A Propane heater is a portable heating unit that runs on liquefied petroleum gas (also known as LP gas or propane). Propane is also the fuel of choice for many conventional whole house furnaces, especially in rural parts of the U.S. where natural gas is not yet available. Natural gas must be piped to a home, whereas propane can be stored in an on-site refillable tank. Because propane heaters and furnaces already are popular in rural communities, the potential to fuel them with biogas produced on site or locally at farms and landfills is very good.is frequently manufactured in rural communities as a way to make constructive use of animal waste created by hog and dairy farms.
How do you choose the propane heater that is right for you?
The first thing to do is determine how much heat you want from your propane heater and then determine the size of the living area you want to heat. Calculate the total cubic feet of the area you plan to heat by multiplying the length by the width of the room. Next, calculate how much you want to increase the temperature of the room in which the heater will be placed. You can calculate this desired temperature increase by subtracting the temperature you want the room to achieve from the average current temperature in the room.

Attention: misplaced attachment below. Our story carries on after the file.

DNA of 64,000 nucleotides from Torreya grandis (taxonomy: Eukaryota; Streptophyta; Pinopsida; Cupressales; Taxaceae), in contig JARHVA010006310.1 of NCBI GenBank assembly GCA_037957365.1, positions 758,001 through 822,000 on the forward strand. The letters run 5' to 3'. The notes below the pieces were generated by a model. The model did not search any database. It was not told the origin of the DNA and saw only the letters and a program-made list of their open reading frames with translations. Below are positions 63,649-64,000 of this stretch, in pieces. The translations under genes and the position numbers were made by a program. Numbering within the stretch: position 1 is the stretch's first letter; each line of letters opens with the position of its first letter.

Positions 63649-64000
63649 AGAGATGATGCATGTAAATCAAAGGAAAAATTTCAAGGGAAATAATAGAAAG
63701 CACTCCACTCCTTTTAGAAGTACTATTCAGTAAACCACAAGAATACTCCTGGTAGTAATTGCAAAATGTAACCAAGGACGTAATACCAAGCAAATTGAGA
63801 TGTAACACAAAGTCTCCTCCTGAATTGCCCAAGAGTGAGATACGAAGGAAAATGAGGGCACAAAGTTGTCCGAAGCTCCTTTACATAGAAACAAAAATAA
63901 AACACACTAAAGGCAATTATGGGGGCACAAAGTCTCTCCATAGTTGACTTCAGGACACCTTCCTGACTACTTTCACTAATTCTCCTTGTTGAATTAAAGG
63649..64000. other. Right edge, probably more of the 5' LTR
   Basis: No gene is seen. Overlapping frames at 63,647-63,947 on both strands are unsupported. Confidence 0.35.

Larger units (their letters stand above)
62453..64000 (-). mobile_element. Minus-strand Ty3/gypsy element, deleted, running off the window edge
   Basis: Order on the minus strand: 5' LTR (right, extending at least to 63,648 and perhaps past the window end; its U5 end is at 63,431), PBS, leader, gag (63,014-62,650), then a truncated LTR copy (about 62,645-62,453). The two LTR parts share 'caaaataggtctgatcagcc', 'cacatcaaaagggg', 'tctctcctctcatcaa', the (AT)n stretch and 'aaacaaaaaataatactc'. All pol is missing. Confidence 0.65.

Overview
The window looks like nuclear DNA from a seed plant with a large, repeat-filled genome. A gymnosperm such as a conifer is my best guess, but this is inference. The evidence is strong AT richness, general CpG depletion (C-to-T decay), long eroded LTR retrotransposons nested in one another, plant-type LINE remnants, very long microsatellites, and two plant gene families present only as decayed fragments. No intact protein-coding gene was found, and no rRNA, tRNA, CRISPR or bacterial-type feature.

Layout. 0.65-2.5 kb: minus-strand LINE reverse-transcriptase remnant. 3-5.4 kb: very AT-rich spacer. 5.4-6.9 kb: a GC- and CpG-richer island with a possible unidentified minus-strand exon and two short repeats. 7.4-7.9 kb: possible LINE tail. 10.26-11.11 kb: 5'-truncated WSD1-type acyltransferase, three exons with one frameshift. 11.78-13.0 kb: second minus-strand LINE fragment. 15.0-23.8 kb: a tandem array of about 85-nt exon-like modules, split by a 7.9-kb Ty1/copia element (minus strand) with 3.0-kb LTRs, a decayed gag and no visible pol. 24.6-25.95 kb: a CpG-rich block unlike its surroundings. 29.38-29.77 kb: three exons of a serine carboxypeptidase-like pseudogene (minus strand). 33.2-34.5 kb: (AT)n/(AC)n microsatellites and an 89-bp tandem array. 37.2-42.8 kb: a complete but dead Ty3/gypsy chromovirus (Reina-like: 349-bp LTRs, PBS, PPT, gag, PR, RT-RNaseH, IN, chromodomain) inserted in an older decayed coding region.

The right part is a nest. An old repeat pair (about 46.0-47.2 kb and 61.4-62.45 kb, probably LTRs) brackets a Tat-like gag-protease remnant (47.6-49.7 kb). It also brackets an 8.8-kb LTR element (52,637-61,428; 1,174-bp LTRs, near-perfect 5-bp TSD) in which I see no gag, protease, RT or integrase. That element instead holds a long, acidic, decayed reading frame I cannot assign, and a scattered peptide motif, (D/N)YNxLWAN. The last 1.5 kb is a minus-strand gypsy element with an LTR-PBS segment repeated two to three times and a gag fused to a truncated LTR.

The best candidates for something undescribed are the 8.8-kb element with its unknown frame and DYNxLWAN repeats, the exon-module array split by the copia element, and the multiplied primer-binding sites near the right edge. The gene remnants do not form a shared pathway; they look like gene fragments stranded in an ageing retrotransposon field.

Finally, to find the number of BTUs you will need from your propane heater, plug your numbers into the following formula:
Total Cubic Feet X .133) X Desired Temperature Increase = BTUs Required.
The number you get at the end of the equation (under BTUs required) is the number of BTUs you want to see advertised on the box of the propane heater you decide to buy. Write that number down before you head off to the home supply store so you don’t forget it. Propane heaters typically are used to heat garages, workshops or small rooms that can’t be serviced by a conventional gas furnace. LP (propane) furnaces are comparable to natural gas furnaces in efficiency and burn very cleanly. They come with three different efficiency levels: 95%, 93% and 80%. If you are thinking of replacing a high-cost coal or oil furnace with a propane furnace, aim for at least 93% efficiency unless you don’t plan to stay in your house for more than a year. Choosing an 80% efficiency propane furnace will result in higher fuel bills that will negate the lower cost of the furnace over time (unless you live on a farm and can use your own biogas instead).
To use biogas in aor LP gas furnace, the biogas must be purified to the same quality as natural gas. This can be done but may require specialized equipment. If you have a public utility that already uses biogas and can supply it to your home (many already refine biogas by tapping landfills and farms) then you are already good to go. Using biogas in that case is a simple matter of calling your public utility and making inquiries. If you have your own on site supply of biogas, talk to your contractor about what kind of equipment you need to refine the gas to LP furnace quality. You may even be able to obtain federal funding to convert farm waste to biogas.